DES MOINES — Flash back four years: After the 2016 Iowa Democratic caucuses, amid concerns about procedures and access and a thin lead by Hillary Clinton over Bernie Sanders, the state party asked a panel to look into the process and make recommendations.
Now back to today — a process that failed to declare a winner even 48 hours after thousands of Iowans came out to nearly 1,700 caucus sites across the state to express their preferences.
Do Iowas Democrats need another review?
Key members of that 2016 committee said a similar post-mortem would be useful.
But they cautioned such a committee must be properly formed and given clear guidance. And one 2016 committee member said any review should not focus only on the meltdown in reporting the results.
“Of course, of course, we should,” said Dave Nagle, the former Democratic congressman from Eastern Iowa who led the 2016 review. “But we should look at everything. … The caucus procedure should have a top-to-bottom review.”
State party officials said a coding error in the phone app developed for this year’s caucuses caused inconsistencies in the results, and backup systems took longer than expected to execute — leaving the world watching without complete results as the candidates campaigned toward Tuesday’s New Hampshire primary.
As of late Wednesday, about 95 percent of precincts officially had been reported by the state party. Pete Buttigieg led with 26.4 percent of the state delegate equivalents awarded, and Sanders was close behind with 25.7 percent. Elizabeth Warren had 18.3 percent, Joe Biden 15.8 percent and Amy Klobuchar 12.8 percent.
The Associated Press said the contest remained too close to call.
Precinct leaders from across the state said they experienced issues with the results reporting app, and then had to deal with overwhelmed phone lines when many leaders attempted to call results into party headquarters at the same time.
“The app was just a fatal flaw,” Nagle said.
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Iowa Democratic Party chairman Troy Price said Tuesday during a brief news conference that “a thorough, transparent and independent examination of what occurred” will come.
Norm Sterzenbach, who also served on that 2016 review committee and is a former state party caucus director, said any new committee will need to be carefully designed to be effective.
“There’s a couple of issues. The first is just determining what happened (with the app), what broke down, doing that post-mortem and figuring out what was the problem, and then trying to develop solutions for that,” Sterzenbach said. But “I think that commissions are not always helpful in producing a good result. I think they produce a political result. The recommendations are something all perspectives agree to, instead of a clear direction for the committee to go.”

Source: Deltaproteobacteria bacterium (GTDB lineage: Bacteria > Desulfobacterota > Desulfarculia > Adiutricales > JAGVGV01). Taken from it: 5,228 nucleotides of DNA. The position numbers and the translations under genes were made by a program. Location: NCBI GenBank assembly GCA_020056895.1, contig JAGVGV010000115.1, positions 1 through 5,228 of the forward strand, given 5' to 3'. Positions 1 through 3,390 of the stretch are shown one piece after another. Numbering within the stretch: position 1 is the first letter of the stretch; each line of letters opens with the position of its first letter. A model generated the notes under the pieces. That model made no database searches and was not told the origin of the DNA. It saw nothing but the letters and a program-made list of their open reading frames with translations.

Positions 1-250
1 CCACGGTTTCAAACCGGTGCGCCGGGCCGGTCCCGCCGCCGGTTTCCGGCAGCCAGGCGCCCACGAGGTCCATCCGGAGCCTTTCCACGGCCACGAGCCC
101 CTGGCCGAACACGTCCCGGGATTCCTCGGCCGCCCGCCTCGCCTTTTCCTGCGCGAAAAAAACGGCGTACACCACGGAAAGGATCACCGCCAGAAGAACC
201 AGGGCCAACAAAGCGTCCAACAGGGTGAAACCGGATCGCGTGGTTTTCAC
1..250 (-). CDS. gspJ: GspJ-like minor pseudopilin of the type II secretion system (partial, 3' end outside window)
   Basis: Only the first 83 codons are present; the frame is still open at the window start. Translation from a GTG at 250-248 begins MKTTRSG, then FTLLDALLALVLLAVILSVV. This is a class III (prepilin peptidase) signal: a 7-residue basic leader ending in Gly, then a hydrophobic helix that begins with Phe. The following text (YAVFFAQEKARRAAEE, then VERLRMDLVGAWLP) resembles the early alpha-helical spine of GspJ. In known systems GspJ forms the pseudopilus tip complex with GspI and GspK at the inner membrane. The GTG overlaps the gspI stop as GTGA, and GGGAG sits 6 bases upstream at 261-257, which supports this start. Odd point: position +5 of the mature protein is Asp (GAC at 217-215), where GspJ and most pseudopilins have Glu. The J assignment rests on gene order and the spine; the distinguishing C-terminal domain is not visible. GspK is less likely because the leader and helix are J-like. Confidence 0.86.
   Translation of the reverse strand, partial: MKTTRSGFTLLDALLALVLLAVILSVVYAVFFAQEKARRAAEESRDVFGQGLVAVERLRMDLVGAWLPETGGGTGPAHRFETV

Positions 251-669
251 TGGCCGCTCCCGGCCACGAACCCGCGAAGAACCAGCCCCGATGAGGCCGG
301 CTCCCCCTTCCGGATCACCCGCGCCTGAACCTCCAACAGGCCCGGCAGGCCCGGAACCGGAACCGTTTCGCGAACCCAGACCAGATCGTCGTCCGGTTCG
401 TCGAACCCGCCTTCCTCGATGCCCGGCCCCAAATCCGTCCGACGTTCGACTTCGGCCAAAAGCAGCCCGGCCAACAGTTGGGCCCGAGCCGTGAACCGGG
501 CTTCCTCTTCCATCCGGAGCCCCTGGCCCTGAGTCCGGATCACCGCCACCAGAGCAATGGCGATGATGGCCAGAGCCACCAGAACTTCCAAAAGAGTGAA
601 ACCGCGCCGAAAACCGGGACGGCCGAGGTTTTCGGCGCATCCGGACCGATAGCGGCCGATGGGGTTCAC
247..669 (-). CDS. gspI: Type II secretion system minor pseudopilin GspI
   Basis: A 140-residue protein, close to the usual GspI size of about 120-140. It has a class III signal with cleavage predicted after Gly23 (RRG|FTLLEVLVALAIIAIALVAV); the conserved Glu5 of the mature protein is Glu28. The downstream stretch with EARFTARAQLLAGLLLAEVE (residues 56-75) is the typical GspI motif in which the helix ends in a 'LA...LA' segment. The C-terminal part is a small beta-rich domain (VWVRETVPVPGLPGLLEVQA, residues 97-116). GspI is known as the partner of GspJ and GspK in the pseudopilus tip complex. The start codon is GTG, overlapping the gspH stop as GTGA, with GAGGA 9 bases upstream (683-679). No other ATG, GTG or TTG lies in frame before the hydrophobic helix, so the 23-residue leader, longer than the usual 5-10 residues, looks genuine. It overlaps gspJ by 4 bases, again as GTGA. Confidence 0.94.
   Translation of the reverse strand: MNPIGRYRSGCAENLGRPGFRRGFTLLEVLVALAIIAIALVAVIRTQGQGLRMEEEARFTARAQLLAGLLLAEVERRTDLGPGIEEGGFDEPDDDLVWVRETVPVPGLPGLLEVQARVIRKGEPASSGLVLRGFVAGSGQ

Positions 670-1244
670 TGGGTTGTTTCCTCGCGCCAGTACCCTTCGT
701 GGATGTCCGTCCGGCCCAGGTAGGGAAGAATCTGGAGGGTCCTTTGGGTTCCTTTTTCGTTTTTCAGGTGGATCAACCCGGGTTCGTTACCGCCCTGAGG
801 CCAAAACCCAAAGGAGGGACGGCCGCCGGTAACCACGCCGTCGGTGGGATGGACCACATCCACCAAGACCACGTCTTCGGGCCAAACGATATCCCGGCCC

Chris Hall, a Democratic state legislator from Sioux City and another member of the 2016 caucus review committee, said he thinks the committee’s work was productive and helped improve the caucus experience this time.
He said he feels its recommendations helped create caucuses that were well-run — until it came time to report.
When asked if another review committee could be similarly helpful, Hall said the focus for now needs to remain on producing complete and accurate results.
“The dust needs to settle. First, we need to make sure the information is accurate and well-reported,” Hall said. “And certainly (then) we’ll be wanting to figure out the next steps from there.”
Nagle praised the state party for focusing on accurate results and criticized the national party for requiring additional data reporting this time.
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In an effort to increase transparency in the process, the national party this year required the state party for the first time to record and report not just the state delegate equivalents earned at the end of the process, but also the total first preference for each candidate and the final alignment.
Nagle also pushed back at media outlets critical of Iowa Democrats for not producing timely results.
“I feel like I’ve lost a member of my family,” he said in describing his reaction to the wave of criticism. “It’s painful.”
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